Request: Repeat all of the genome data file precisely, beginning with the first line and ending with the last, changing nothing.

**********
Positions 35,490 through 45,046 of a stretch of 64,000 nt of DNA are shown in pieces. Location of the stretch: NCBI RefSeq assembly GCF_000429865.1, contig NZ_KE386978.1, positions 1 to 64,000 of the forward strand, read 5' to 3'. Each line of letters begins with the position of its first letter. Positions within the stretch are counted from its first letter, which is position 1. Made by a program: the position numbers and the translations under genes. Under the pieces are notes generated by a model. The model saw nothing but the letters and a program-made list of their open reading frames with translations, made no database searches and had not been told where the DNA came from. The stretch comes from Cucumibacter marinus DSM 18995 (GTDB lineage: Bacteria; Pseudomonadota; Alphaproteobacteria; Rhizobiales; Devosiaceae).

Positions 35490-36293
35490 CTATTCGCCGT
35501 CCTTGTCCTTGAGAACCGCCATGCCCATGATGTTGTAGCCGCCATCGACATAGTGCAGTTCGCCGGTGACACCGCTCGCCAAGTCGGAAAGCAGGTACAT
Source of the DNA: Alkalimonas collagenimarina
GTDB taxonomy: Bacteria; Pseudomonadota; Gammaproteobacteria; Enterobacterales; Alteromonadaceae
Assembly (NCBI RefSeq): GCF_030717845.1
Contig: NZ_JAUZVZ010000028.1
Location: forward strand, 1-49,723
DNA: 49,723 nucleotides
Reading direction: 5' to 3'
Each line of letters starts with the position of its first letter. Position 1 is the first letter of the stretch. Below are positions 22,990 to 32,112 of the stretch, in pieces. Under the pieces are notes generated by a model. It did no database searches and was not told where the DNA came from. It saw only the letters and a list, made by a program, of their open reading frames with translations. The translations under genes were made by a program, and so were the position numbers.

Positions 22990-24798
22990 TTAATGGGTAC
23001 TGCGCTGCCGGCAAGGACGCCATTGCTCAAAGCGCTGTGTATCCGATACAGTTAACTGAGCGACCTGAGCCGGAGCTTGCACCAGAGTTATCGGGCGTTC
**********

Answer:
Positions 35,490 through 45,046 of a stretch of 64,000 nt of DNA are shown in pieces. Location of the stretch: NCBI RefSeq assembly GCF_000429865.1, contig NZ_KE386978.1, positions 1 to 64,000 of the forward strand, read 5' to 3'. Each line of letters begins with the position of its first letter. Positions within the stretch are counted from its first letter, which is position 1. Made by a program: the position numbers and the translations under genes. Under the pieces are notes generated by a model. The model saw nothing but the letters and a program-made list of their open reading frames with translations, made no database searches and had not been told where the DNA came from. The stretch comes from Cucumibacter marinus DSM 18995 (GTDB lineage: Bacteria; Pseudomonadota; Alphaproteobacteria; Rhizobiales; Devosiaceae).

Positions 35490-36293
35490 CTATTCGCCGT
35501 CCTTGTCCTTGAGAACCGCCATGCCCATGATGTTGTAGCCGCCATCGACATAGTGCAGTTCGCCGGTGACACCGCTCGCCAAGTCGGAAAGCAGGTACAT
Source of the DNA: Alkalimonas collagenimarina
GTDB taxonomy: Bacteria; Pseudomonadota; Gammaproteobacteria; Enterobacterales; Alteromonadaceae
Assembly (NCBI RefSeq): GCF_030717845.1
Contig: NZ_JAUZVZ010000028.1
Location: forward strand, 1-49,723
DNA: 49,723 nucleotides
Reading direction: 5' to 3'
Each line of letters starts with the position of its first letter. Position 1 is the first letter of the stretch. Below are positions 22,990 to 32,112 of the stretch, in pieces. Under the pieces are notes generated by a model. It did no database searches and was not told where the DNA came from. It saw only the letters and a list, made by a program, of their open reading frames with translations. The translations under genes were made by a program, and so were the position numbers.

Positions 22990-24798
22990 TTAATGGGTAC
23001 TGCGCTGCCGGCAAGGACGCCATTGCTCAAAGCGCTGTGTATCCGATACAGTTAACTGAGCGACCTGAGCCGGAGCTTGCACCAGAGTTATCGGGCGTTC